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Tyson Miller Forces Hitters' Hands

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The Cubs understand the attrition rates with pitchers and the probabilities of taking one from the draft and getting him all the way to Wrigley Field.

That’s why Theo Epstein’s baseball operations department has taken a volume approach in the draft over the years. By also investing in cutting-edge technology and ramping up staffing, the organization hopes to finally develop that homegrown starter.

Righthander Tyson Miller may be the one emerging out of that cluster of pitching prospects in the upper levels of the system. The 23-year-old recorded a 1.17 ERA through eight starts at Double-A Tennessee.

"He’s really pounding lefties in with a hard cutter and slider,” Epstein said. "He’s really able to get off the barrel consistently. Everything kind of comes out of the same slot. His fastball, his cutter and his breaking ball all look pretty similar coming out.

"He’s sort of forcing hitters’ hands by pounding the strike zone with that good mix with movement. He’s getting a lot of soft contact.”

The Cubs noticed how Miller sustained his velocity and finished strong last year at high Class A Myrtle Beach, where he went 9-9, 3.54 in 23 starts. Pitching off his fastball, Miller notched 126 strikeouts against 35 walks in 127 innings.

In his first exposure to Double-A, Miller had walked just eight in 46 innings while recording a 0.76 WHIP.

Miller, a 6-foot-4, 215-pound righthander, played Division II ball at California Baptist and showed enough potential to get drafted in the fourth round in 2016. He might be on the verge of a major breakthrough.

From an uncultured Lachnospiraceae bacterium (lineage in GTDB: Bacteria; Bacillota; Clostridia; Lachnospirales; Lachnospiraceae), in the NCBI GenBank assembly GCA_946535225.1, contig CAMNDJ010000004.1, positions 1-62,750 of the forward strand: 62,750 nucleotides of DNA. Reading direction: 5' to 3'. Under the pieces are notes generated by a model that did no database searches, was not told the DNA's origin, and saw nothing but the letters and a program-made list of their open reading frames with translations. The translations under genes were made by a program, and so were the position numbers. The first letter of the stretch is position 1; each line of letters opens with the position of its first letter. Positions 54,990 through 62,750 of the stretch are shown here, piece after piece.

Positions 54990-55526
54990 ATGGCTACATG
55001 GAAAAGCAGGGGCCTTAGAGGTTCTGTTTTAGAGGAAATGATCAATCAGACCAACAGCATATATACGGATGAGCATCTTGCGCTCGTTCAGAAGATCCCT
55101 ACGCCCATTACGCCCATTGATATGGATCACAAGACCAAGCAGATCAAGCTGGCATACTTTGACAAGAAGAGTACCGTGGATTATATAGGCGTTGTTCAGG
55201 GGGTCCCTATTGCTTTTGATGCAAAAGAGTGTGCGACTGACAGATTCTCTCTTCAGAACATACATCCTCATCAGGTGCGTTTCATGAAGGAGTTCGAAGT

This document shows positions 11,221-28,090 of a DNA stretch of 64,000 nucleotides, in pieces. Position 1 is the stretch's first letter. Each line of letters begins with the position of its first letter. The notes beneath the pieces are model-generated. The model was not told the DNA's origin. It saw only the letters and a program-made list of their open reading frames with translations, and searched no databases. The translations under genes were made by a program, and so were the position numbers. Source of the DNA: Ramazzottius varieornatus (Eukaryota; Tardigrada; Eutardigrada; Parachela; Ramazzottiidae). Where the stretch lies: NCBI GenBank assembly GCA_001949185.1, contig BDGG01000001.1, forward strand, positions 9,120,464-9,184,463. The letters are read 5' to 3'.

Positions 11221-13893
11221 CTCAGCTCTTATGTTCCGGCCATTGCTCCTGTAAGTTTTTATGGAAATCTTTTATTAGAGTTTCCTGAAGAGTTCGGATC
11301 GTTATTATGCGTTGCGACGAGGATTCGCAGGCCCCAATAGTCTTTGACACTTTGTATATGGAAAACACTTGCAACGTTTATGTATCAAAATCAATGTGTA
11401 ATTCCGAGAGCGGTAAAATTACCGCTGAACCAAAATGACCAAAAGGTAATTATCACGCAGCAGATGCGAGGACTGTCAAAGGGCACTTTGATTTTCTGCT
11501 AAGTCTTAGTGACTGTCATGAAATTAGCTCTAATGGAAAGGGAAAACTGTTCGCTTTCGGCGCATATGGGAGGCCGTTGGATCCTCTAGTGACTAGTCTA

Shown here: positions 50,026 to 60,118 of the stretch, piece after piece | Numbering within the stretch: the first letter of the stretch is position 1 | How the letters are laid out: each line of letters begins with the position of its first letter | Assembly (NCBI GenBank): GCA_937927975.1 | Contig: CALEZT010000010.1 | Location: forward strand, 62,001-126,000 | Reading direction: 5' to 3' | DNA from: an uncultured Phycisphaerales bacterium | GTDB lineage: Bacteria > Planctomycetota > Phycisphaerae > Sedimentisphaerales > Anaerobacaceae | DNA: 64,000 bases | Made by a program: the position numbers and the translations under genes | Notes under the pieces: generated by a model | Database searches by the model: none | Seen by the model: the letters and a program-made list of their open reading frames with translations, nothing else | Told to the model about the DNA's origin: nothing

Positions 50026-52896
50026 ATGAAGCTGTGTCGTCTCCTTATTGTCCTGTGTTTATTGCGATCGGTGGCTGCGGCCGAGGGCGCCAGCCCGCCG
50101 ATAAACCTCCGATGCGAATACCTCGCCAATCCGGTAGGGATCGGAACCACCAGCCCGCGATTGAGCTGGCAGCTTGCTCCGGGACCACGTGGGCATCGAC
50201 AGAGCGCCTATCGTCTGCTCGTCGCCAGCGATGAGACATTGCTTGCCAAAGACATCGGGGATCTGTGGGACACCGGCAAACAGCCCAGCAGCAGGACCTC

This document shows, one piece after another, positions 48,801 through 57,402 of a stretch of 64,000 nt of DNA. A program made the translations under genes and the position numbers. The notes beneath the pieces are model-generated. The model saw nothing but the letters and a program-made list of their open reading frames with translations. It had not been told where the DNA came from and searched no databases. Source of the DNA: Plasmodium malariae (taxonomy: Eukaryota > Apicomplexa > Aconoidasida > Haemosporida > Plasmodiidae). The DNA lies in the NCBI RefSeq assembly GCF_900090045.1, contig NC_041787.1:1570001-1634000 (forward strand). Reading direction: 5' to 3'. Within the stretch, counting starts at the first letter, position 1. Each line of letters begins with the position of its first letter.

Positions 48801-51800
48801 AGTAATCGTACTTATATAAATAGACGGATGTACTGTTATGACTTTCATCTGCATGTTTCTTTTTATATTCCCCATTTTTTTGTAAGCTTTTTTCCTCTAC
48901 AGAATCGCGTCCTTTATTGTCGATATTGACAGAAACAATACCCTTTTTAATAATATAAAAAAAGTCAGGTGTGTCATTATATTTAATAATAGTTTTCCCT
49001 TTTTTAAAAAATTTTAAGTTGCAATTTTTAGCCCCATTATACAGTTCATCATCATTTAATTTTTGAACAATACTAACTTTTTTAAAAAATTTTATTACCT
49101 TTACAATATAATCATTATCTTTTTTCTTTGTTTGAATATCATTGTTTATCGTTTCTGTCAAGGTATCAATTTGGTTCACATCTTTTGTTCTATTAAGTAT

"He’s a bigger kid kind of growing into his body,” Epstein said. "He kind of goes overlooked, but he’s always thrown a ton of innings. Knock on wood—never been hurt. He always takes the ball.

"He’s really coming on and starting to figure it out. He’s done a nice job. You can’t pitch much better than he has. He goes deep in games. He's efficient. He does a real nice job of limiting hard contact.”

CUBBYHOLE

— Double-A Tennessee shortstop Nico Hoerner went on the injured list in May with a hairline fracture in his left wrist. He had been sidelined since getting hit by a pitch on April 23. A CT scan revealed a fracture where his forearm meets his hand near the wrist. "He’s going to be in a splint for three weeks and then get out of it," Epstein said, "and (we'll) evaluate him from there. But he’ll be out at least a month, obviously, with this.”

— The Cubs are hoping to finally get an extended look at righthander Adbert Alzolay in the Triple-A Iowa rotation and see if he could possibly help the big league team at some point this season. He was shut down with a strained lat muscle last season, and felt something on his right side again during a bullpen session leading into spring training.

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